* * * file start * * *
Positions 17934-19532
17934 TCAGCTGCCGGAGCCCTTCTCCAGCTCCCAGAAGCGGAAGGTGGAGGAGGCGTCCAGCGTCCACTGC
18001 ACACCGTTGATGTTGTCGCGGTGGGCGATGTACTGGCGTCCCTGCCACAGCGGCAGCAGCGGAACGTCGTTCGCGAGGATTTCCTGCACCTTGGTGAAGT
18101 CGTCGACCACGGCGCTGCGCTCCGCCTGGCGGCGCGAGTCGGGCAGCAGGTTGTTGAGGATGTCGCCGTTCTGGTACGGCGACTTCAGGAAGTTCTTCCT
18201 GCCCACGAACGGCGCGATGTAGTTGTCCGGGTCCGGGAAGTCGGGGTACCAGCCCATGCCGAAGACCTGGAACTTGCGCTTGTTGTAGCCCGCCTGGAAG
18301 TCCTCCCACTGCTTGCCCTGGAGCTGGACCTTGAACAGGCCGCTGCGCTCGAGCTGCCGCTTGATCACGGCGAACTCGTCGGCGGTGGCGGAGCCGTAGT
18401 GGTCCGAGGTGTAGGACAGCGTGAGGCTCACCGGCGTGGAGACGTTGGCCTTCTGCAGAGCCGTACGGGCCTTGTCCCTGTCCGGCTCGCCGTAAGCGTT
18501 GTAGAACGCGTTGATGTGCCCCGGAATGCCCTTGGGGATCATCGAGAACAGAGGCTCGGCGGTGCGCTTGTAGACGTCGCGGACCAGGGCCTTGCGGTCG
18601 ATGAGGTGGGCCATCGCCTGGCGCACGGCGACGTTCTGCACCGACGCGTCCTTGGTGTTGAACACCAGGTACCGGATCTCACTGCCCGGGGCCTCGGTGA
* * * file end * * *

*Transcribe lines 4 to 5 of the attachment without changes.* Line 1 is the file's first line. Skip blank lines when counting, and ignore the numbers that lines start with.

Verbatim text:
18101 CGTCGACCACGGCGCTGCGCTCCGCCTGGCGGCGCGAGTCGGGCAGCAGGTTGTTGAGGATGTCGCCGTTCTGGTACGGCGACTTCAGGAAGTTCTTCCT
18201 GCCCACGAACGGCGCGATGTAGTTGTCCGGGTCCGGGAAGTCGGGGTACCAGCCCATGCCGAAGACCTGGAACTTGCGCTTGTTGTAGCCCGCCTGGAAG